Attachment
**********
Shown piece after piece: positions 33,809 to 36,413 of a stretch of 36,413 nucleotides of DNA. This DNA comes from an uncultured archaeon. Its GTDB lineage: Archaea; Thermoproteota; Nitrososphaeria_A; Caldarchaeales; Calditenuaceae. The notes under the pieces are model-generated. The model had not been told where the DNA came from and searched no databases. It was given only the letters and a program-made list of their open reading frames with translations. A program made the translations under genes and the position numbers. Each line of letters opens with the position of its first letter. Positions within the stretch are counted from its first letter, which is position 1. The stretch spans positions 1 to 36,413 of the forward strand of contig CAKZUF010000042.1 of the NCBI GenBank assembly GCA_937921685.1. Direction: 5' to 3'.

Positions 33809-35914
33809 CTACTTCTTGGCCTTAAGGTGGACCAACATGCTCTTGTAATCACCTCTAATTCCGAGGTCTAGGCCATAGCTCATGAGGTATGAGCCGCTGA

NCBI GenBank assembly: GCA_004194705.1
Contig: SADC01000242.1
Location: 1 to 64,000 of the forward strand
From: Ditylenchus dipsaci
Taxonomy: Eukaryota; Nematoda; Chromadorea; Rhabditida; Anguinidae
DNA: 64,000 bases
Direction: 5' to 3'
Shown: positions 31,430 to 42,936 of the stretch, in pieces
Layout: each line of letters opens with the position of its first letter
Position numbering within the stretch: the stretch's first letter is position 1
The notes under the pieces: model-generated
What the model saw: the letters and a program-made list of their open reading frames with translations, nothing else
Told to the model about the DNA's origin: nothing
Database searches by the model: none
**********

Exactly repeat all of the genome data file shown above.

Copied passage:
Shown piece after piece: positions 33,809 to 36,413 of a stretch of 36,413 nucleotides of DNA. This DNA comes from an uncultured archaeon. Its GTDB lineage: Archaea; Thermoproteota; Nitrososphaeria_A; Caldarchaeales; Calditenuaceae. The notes under the pieces are model-generated. The model had not been told where the DNA came from and searched no databases. It was given only the letters and a program-made list of their open reading frames with translations. A program made the translations under genes and the position numbers. Each line of letters opens with the position of its first letter. Positions within the stretch are counted from its first letter, which is position 1. The stretch spans positions 1 to 36,413 of the forward strand of contig CAKZUF010000042.1 of the NCBI GenBank assembly GCA_937921685.1. Direction: 5' to 3'.

Positions 33809-35914
33809 CTACTTCTTGGCCTTAAGGTGGACCAACATGCTCTTGTAATCACCTCTAATTCCGAGGTCTAGGCCATAGCTCATGAGGTATGAGCCGCTGA

NCBI GenBank assembly: GCA_004194705.1
Contig: SADC01000242.1
Location: 1 to 64,000 of the forward strand
From: Ditylenchus dipsaci
Taxonomy: Eukaryota; Nematoda; Chromadorea; Rhabditida; Anguinidae
DNA: 64,000 bases
Direction: 5' to 3'
Shown: positions 31,430 to 42,936 of the stretch, in pieces
Layout: each line of letters opens with the position of its first letter
Position numbering within the stretch: the stretch's first letter is position 1
The notes under the pieces: model-generated
What the model saw: the letters and a program-made list of their open reading frames with translations, nothing else
Told to the model about the DNA's origin: nothing
Database searches by the model: none